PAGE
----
Fortunately for the development of the middle class, history has been long; unfortunately, our memories have been short. Politicians can talk about supporting education and teachers by opposing teacher unions, and people do not flinch. Yet, these same people who buy union-baiting would not think of buying a house without the help of a real estate agent. Nor are they bothered that movie stars pay agents 10% of their salary for getting them work. There, paying someone to represent their interests makes sense. Similarly, they don't see the inherent contradiction in their thinking when they accept that corporations and businesses would dip into investors profits to help elect people they believe might weaken regulations and lessen capital gains taxes, yet, don't accept that unions would dip into teachers' union contributions to help elect people who favor labor. Once abstract matters are sliced and diced and put into different categories, people have difficulty seeing what connects them.
Putting Things in Historical Perspective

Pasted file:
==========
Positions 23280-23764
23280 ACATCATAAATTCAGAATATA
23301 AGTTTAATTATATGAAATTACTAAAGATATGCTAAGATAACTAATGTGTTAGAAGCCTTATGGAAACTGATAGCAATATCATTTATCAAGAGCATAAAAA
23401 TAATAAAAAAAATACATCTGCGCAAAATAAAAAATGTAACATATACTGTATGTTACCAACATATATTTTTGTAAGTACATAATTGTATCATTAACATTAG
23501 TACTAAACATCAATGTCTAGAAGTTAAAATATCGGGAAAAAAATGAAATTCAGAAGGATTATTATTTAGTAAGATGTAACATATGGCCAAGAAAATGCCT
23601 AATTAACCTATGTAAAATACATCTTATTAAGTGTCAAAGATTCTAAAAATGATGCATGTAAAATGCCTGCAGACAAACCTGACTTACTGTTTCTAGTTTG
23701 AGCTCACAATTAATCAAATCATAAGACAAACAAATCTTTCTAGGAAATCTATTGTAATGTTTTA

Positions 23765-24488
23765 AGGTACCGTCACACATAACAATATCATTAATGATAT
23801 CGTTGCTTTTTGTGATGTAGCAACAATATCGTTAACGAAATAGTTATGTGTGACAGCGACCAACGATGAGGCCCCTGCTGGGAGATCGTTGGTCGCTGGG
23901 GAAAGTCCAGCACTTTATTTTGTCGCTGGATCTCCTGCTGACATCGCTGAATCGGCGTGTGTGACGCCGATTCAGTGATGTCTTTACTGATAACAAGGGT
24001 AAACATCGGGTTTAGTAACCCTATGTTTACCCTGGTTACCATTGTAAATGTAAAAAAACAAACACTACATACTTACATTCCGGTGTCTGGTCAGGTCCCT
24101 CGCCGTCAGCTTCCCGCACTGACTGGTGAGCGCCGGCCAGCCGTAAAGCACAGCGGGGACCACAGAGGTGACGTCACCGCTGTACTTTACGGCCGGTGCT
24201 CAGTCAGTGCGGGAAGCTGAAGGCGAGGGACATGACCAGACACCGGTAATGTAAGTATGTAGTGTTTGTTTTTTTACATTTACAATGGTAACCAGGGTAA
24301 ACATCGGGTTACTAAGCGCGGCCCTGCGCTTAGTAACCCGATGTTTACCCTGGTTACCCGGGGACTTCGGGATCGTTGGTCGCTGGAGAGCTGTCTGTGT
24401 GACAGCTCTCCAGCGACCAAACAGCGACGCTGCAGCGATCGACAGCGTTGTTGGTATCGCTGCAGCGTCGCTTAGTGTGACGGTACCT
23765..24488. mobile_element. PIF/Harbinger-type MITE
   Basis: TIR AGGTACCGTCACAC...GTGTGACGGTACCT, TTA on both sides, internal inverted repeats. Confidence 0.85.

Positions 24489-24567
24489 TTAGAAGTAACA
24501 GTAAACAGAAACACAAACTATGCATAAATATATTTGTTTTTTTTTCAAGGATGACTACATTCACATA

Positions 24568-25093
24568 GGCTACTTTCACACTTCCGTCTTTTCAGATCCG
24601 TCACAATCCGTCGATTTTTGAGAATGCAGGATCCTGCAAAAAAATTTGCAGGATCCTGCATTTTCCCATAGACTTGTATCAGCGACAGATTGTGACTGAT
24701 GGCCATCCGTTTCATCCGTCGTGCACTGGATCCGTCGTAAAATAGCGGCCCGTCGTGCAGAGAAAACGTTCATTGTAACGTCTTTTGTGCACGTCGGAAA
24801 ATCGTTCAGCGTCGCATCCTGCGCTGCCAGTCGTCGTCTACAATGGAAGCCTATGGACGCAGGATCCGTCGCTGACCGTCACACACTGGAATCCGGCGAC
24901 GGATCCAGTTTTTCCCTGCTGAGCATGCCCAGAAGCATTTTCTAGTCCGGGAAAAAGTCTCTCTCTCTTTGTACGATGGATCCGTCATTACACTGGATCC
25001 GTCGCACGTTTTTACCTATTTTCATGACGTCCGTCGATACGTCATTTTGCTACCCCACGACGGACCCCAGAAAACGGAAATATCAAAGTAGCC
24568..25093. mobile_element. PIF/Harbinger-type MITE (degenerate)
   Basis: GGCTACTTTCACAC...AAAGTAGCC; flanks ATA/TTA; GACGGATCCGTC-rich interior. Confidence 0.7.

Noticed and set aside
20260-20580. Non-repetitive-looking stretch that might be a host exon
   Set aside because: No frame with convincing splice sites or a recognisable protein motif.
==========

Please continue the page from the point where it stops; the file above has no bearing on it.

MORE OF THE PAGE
Binary thinking and framing are at fault. Those who believe nurses should be free to decide whether or not to join the union that fights to secure them higher wages and better benefits should consider how long the nurses at Saint John's Health Center had to struggle before before getting management to sign a union contract. Were we to see that young people folding pants and flipping burgers for minimum wage are not much better off than Jefferson's slaves, we would be able to see "equality" as Jefferson saw it. That would allow those who oppose Mitt Romney to better understand how he sees the world.
A More Perfect Union
What they wouldn't see, though, is that the collective action that built the unions is the same collective action that built this government to serve our common interest. Process and progress are hard to visualize. But, it is collective action over time that makes such changes–and it will take even more time to transform our government into one that is truly of the people, by the people, and for the people. To know that, we would have to have the vision of Lincoln, the vision of Lyndon Baines Johnson, the vision of Obama–all men not fully appreciated during their own time.
This Past is Prologue
With this as our shared background, I want to write next about the candidates running for City Council. And, again, as President Jefferson at Monticello seems not so far from President Snow in his rose garden in The Hunger Games, I want to use that metaphor in looking at the 15 tributes who have entered this contest to win the hearts and minds of those whose expect little more than more of the same. Perhaps, as with The Hunger Games, there might be some surprises in store for us.